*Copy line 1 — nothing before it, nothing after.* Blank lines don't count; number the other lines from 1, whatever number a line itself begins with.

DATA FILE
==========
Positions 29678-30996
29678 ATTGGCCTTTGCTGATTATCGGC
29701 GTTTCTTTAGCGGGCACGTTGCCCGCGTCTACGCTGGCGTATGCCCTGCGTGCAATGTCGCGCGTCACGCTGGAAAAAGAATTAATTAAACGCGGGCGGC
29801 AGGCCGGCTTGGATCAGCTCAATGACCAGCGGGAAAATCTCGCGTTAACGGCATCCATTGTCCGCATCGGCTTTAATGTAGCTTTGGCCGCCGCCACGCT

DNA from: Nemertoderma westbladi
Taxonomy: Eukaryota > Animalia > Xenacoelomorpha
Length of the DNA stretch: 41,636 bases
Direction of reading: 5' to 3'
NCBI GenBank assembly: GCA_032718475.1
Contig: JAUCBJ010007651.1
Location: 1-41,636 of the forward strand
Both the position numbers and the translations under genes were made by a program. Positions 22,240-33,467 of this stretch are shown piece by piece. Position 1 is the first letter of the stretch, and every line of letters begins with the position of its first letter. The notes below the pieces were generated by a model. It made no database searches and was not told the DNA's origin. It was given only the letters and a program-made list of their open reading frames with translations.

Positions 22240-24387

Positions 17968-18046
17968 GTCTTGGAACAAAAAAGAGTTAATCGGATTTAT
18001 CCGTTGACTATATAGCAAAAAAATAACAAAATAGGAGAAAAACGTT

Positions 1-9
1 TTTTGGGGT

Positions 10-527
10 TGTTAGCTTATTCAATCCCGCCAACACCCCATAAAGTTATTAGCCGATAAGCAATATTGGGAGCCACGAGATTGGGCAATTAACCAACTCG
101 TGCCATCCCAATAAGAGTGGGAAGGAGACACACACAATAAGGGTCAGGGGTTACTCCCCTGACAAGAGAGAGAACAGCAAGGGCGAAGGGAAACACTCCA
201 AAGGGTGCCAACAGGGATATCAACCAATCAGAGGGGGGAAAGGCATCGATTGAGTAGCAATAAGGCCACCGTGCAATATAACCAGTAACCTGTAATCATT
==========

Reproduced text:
Positions 29678-30996